.Town Business: Oakland’s Proposed $2.6 Billion Budget

Oakland Mayor Libby Schaaf released her proposed 2017-2019 budget late last Friday. She’s projecting a $32.5 million gap over the two years that will have to be bridged with spending cuts and new revenue.

According to the mayor, growing CalPERS pension costs, retiree medical bills, the old Police and Fire Retirement System, and federal cuts are what’s driving Oakland’s deficit.

Of course, Schaaf’s projections are debatable. It’s possible the city will pull in more revenue, and costs won’t soar so high. That has happened in past years. Then again, the current economic expansion can’t last forever. If there’s a recession, Oakland’s budget will suffer.

Whatever the actual revenues and costs turn out to be over the next two years, the budget is a big puzzle. Schaaf’s proposal is one way of arranging the city’s complicated finances. Here’s a (very incomplete) preview of what Schaaf wants to do, but keep in mind, it’s the city council that holds the purse strings and will ultimately decide what gets funded, and at what levels.

50 more cops: $1.5 million would pay for a third police academy in 2018-2019, adding fifty more officers to the department. This would bring the total number of sworn officers to 792 from the current 754. This comes on top of $9.4 million approved last year, outside of the budget process, for the hiring of more police officers. Another $9.3 million was similarly allocated for the hiring of more police officers in 2015, outside of the normal budget process.

12 more fire inspectors: The Fire Department would gain six more civilian inspectors next year, and then another six in 2019, tripling the number. But the city will have to successfully hire and fill these positions. In recent years, positions in the Fire Prevention Bureau have gone unfilled despite being budgeted. The costs of adding these inspectors would be $1.79 million per year, but the jobs would be self-funded through fees paid by property owners.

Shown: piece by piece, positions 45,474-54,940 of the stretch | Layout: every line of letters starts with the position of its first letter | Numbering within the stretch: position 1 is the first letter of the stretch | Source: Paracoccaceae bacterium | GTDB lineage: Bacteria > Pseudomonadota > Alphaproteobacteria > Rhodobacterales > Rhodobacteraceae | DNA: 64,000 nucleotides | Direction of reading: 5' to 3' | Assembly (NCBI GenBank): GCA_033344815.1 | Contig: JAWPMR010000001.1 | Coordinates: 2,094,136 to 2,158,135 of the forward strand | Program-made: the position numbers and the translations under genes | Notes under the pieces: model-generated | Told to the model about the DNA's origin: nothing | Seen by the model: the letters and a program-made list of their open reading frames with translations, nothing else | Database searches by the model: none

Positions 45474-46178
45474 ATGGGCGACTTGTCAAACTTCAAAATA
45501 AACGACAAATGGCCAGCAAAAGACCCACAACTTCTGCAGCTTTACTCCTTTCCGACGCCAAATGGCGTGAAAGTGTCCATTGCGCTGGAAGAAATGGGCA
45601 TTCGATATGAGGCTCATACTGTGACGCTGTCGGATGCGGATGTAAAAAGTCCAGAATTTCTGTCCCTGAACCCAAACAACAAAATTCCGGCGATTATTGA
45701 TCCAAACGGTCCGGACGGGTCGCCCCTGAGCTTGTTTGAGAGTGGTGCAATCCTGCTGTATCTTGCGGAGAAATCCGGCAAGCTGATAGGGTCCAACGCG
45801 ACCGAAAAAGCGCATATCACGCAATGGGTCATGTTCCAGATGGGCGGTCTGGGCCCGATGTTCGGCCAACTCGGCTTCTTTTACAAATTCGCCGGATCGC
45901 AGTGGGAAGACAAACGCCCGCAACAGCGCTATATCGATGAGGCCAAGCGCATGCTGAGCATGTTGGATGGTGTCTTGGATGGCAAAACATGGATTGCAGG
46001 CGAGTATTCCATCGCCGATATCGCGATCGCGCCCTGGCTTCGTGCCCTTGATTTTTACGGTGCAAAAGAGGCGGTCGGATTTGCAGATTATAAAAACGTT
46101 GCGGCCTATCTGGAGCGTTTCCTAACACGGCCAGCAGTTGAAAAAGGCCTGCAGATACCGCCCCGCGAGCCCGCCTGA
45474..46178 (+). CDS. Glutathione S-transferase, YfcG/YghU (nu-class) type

26 more firefighters: The Fire Department would also gain 26 firefighters by adding an academy in 2018 and 2019 at a cost of $2.6 million.

More planners for faster development: Schaaf’s budget adds at least 11 new positions to the Department of Planning and Building that would focus on helping developers get the permits they need to break ground on projects faster.

Cutting Head Start: Due to a reduction in a federal grant award, Oakland’s Head Start program will be cut by $390,000 per year. The city will lose four Head Start instructors. The Eastmont Child Development Center, which currently serves 32 children, will also be closed.

Cutting Shotspotter: A planned expansion of Oakland’s gunshot detection surveillance system called Shotspotter would be cancelled under Schaaf’s plan.

3 percent increase for homeless services: Oakland currently has about $7 million in grant funded programs to assist its homeless residents. Schaaf wants to add $250,000, or an increase of 3 percent.

Oakland also has $62 million in new funds that can be spend on infrastructure thanks to Measure KK. Schaaf’s “Capital Improvement Program” budget, which includes Measure KK money and another $58 million, proposes the following:

Fire stations: The CIP would include money to design two new fire stations and make critical upgrades to several existing stations.

Head Start centers: The Brookfield and Arroyo Viejo Head Start centers would get $375,000 in upgrades each.

Libraries: The West Oakland, Asian, and Brookfield libraries would split about $2 million and the main library would get another $2 million.

Streets: Schaaf wants to spend $62 million on Oakland’s streets over the next two years, including projects for cars, bikes, and pedestrians.

No affordable housing: Notably absent in Schaaf’s Capital Improvement Plan is investment in affordable housing. Although the CIP anticipates $35 million in affordable housing programs, the only specific housing-related expenditure would be a $275,000 upgrade of the Henry Robinson Center’s air conditioner. The center serves homeless adults, many who live in the camps downtown and in West Oakland.

Correction: the original version of this story stated that the salaries for the additional 50 officers that will be hired by the additional police academy are not funded in future years. In fact, their salaries are in OPD’s budget


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